First of all we should reject the temptation to be entirely strategic.

Don’t try to analyse the economy like it is a game of monopoly where you can understand the roll of the dice, seeing and preparing for an uncertain future.  Don’t pretend that people and their aspirations count for nothing as you ponder the balance between investing in ports, ring-roads, runways or fibre.

Instead learn to compliment strategic development with a responsive approach.  One that engages residents in their hopes and aspirations for a better life and gives them the power and the responsibility to pursue them.  Put your faith and confidence in people.  Provide them with hope, leadership and support.

Dare to be relevant to people and not just ‘the business community’.

A city region of around 3m people like Leeds would require a network of around 75 coaches to provide access to person centred coaching support for everyone that really wanted it.

  • It would engage about 45 000 people in the process of providing direct hands on assistance to their peers.
  • It would provide direct assistance to about 16500 beneficiaries a year, the vast majority of whom would make significant progress in their personal journeys as a result of benefiting from a coaching rather than a coercive approach.
  • I would anticipate at least 750 sustainable business starts from this cohort every year.  I would envisage business survival rates around the 90% rate after 3 years.
  • It would make a very real difference to the perceptions of some 20 000 people a year about the extent to which they feel that they ‘belong to’ and ‘feel supported’ in their community.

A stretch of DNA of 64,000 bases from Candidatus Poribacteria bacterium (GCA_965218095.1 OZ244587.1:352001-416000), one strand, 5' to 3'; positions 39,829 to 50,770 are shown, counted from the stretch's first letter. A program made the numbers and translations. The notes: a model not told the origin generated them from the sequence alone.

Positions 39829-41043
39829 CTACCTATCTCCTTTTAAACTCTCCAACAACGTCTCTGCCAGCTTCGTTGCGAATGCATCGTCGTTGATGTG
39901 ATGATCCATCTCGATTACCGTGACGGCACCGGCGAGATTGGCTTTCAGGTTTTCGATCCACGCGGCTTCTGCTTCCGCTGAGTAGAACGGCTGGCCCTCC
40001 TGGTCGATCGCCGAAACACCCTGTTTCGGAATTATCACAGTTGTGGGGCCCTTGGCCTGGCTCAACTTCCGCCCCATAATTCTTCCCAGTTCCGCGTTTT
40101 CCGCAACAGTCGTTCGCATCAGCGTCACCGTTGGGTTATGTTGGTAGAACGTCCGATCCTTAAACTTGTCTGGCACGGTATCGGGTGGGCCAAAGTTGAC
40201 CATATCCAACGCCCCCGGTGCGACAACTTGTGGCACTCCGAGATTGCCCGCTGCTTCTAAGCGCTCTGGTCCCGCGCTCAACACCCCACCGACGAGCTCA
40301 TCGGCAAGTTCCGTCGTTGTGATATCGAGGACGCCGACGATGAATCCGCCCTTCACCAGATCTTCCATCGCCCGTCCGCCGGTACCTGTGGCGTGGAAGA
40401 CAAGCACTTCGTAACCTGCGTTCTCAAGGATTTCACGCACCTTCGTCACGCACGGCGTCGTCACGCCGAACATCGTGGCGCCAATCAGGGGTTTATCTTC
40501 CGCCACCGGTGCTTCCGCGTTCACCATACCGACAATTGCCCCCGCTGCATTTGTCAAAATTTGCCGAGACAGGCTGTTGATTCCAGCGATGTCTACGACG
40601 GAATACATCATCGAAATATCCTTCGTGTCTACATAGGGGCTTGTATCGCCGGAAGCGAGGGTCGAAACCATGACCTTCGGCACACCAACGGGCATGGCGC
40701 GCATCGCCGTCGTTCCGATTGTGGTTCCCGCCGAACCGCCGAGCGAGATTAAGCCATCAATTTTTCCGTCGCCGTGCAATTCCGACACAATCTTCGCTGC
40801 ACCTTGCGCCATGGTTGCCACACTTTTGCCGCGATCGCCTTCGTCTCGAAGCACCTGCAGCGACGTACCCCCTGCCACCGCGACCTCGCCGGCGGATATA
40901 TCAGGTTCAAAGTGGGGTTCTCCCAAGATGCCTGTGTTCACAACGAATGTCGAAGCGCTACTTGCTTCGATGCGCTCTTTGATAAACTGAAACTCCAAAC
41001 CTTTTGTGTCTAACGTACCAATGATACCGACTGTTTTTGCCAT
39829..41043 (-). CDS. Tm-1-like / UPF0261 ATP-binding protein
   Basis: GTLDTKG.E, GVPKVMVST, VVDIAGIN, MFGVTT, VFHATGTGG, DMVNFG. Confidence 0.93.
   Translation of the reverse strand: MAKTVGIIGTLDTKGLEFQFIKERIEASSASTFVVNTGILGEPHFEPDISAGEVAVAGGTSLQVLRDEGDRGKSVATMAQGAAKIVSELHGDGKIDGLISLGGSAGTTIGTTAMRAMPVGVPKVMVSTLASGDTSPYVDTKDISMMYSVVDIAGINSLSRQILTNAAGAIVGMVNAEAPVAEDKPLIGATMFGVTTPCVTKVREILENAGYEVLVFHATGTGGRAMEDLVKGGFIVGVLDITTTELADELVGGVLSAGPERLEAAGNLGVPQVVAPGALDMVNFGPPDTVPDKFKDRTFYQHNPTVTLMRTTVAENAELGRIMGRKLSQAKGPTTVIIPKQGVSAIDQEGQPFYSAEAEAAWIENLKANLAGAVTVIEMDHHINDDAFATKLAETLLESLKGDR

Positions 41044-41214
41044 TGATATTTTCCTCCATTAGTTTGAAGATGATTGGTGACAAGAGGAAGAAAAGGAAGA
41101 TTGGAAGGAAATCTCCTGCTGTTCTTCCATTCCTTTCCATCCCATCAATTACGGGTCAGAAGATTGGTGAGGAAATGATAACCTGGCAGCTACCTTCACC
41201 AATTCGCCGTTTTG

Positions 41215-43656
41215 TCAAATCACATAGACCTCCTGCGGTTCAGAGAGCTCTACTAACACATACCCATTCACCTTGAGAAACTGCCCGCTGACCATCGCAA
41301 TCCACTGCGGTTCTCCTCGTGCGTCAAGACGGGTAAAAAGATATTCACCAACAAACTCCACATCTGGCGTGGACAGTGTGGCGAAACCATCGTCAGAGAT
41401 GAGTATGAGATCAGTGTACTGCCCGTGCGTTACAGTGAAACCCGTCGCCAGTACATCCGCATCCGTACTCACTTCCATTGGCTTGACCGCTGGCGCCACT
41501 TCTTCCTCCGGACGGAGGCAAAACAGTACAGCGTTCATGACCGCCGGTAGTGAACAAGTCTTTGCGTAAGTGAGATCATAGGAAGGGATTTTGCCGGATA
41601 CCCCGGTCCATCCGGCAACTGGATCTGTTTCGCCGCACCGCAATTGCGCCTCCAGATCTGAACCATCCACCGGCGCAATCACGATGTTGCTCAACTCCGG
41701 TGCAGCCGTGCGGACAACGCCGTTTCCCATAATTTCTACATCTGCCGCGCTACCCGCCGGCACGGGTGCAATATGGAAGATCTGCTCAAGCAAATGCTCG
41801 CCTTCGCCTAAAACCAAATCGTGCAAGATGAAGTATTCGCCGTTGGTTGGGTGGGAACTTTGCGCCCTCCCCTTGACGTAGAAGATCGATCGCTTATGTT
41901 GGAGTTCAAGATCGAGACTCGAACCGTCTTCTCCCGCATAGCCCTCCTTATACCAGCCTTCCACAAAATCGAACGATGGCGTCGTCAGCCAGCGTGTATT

• In addition to traditional ‘enterprise’ outputs I would expect substantial impacts on health and well-being as well as increases in volunteering, cultural productivity, mental health, fitness and so forth.
  • It would help to integrate the dual priorities of economy and community rather than treating them as separate and often incompatible determinants.
  • Within 3-7 years I would expect it to have made a sustained and measurable difference to the enterprise culture in the city region.

And it would cost about £3.75 million a year.

The price of a very rich wo/man’s house.

NB this piece was prompted by reading ‘The Economic Opportunities and Challenges for the emerging Local Enterprise Partnerships (LEPs) in Yorkshire and Humber – Briefing Paper‘.

As far as it goes this is an ok piece of work. Unremittingly strategic, focussing on communications, infrastructure development and targeting support at key industries – all tried, tested and largely at best partially successful ideas for economic development.  One of the ideas challenges it identified is to develop sufficient ‘low skill jobs’ for our low skill economies.   It talks about the structures required to ensure integration of LEP structures across the region.  One can almost here the creaking of bureaucracy…